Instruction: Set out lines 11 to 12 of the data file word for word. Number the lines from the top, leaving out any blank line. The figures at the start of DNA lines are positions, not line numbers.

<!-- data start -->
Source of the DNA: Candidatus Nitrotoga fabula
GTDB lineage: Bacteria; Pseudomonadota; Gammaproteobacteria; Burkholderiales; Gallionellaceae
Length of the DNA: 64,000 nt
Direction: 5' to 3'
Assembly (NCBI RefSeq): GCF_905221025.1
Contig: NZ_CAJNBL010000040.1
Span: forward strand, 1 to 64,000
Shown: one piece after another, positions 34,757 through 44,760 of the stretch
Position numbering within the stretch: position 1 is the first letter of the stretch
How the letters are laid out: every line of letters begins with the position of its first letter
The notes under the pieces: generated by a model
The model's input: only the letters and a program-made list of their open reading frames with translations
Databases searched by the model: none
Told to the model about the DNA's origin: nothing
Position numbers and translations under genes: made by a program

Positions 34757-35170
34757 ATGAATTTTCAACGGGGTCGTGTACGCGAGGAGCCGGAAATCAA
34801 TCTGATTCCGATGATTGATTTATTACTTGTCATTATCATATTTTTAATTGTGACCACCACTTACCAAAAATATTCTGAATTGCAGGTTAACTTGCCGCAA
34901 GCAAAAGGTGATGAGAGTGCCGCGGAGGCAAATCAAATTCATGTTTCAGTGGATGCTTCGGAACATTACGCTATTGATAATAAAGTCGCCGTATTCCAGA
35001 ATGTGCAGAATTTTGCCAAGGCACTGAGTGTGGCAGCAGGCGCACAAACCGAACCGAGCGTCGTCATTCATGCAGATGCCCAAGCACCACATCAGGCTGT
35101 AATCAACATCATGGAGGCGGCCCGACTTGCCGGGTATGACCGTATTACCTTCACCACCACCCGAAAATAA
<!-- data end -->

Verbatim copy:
The notes under the pieces: generated by a model
The model's input: only the letters and a program-made list of their open reading frames with translations